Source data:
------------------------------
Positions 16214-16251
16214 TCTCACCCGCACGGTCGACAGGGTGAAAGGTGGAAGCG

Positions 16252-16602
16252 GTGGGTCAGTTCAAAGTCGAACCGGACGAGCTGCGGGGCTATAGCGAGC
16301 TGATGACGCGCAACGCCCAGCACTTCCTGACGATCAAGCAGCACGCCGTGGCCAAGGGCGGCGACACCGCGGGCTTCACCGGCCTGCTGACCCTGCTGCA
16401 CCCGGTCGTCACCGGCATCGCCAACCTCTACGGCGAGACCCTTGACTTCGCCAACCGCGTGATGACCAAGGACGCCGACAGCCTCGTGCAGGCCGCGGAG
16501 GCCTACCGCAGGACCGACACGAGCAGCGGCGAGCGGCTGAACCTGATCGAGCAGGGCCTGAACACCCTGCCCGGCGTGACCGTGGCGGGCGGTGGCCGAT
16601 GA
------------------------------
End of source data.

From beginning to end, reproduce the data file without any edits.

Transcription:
Positions 16214-16251
16214 TCTCACCCGCACGGTCGACAGGGTGAAAGGTGGAAGCG

Positions 16252-16602
16252 GTGGGTCAGTTCAAAGTCGAACCGGACGAGCTGCGGGGCTATAGCGAGC
16301 TGATGACGCGCAACGCCCAGCACTTCCTGACGATCAAGCAGCACGCCGTGGCCAAGGGCGGCGACACCGCGGGCTTCACCGGCCTGCTGACCCTGCTGCA
16401 CCCGGTCGTCACCGGCATCGCCAACCTCTACGGCGAGACCCTTGACTTCGCCAACCGCGTGATGACCAAGGACGCCGACAGCCTCGTGCAGGCCGCGGAG
16501 GCCTACCGCAGGACCGACACGAGCAGCGGCGAGCGGCTGAACCTGATCGAGCAGGGCCTGAACACCCTGCCCGGCGTGACCGTGGCGGGCGGTGGCCGAT
16601 GA